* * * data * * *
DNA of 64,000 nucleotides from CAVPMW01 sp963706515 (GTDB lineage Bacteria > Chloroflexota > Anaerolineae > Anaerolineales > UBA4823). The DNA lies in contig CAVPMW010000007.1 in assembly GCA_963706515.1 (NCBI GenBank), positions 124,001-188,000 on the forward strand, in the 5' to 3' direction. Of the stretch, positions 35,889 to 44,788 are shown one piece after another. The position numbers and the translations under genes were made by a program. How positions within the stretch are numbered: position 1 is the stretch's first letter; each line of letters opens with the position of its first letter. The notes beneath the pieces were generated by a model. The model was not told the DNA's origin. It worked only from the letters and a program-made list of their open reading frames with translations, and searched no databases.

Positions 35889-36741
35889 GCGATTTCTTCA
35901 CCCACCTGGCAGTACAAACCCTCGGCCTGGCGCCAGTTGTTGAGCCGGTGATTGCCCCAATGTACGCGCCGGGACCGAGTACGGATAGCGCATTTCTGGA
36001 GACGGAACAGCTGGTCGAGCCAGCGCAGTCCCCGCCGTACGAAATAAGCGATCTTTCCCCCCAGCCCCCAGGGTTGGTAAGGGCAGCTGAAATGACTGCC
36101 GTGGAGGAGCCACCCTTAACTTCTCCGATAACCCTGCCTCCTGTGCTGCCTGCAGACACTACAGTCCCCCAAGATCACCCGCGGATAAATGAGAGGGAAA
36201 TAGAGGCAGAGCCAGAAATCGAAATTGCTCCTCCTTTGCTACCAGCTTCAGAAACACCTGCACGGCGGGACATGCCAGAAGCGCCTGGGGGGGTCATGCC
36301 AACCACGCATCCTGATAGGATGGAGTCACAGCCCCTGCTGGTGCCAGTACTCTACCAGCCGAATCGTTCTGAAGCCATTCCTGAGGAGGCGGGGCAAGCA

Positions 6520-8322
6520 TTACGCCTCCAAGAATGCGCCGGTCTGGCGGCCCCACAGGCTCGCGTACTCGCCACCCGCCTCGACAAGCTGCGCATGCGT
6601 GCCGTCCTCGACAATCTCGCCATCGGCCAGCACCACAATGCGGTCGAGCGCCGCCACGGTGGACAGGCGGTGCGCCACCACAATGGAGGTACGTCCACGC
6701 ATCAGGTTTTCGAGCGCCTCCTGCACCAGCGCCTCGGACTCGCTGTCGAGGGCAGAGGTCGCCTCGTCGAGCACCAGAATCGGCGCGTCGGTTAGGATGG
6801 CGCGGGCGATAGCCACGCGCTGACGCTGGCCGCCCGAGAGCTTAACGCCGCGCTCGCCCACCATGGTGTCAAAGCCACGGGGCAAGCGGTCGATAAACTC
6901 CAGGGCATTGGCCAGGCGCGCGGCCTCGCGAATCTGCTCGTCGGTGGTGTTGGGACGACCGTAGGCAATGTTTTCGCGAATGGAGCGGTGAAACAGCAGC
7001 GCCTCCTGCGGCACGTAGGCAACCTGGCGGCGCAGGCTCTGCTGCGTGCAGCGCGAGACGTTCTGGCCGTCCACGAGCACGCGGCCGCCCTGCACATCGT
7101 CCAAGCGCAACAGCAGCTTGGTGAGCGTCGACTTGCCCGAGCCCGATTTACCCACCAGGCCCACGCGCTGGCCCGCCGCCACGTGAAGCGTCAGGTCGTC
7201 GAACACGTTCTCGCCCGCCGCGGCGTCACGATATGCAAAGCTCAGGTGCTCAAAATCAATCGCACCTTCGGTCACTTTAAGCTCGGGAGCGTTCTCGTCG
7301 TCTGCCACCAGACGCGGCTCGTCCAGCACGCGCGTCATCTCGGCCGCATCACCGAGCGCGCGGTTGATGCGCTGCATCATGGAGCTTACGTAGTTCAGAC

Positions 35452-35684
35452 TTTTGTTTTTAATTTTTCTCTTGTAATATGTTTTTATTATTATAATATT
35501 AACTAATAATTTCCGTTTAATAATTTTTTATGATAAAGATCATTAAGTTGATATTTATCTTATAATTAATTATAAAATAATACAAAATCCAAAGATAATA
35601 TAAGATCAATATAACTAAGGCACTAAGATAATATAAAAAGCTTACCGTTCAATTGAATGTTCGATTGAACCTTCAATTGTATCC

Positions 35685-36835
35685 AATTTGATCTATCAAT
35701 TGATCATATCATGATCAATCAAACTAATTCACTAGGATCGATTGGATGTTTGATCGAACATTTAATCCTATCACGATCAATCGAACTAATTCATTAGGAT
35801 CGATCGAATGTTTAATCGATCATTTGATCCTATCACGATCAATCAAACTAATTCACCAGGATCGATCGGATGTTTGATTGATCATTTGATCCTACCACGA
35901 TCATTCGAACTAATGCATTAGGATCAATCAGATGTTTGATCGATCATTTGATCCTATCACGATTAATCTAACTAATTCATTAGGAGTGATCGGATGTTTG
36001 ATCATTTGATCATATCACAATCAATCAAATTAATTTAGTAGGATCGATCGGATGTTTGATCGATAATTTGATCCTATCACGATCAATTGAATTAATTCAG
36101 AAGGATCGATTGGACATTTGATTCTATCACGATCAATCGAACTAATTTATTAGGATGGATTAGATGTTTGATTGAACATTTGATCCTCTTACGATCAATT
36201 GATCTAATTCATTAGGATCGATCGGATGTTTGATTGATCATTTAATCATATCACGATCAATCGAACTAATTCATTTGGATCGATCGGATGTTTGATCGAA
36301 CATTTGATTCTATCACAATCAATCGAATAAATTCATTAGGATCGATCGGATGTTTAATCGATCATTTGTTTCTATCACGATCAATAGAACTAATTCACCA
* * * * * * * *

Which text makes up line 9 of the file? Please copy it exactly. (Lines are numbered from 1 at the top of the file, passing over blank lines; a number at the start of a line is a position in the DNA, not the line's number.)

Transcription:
Positions 6520-8322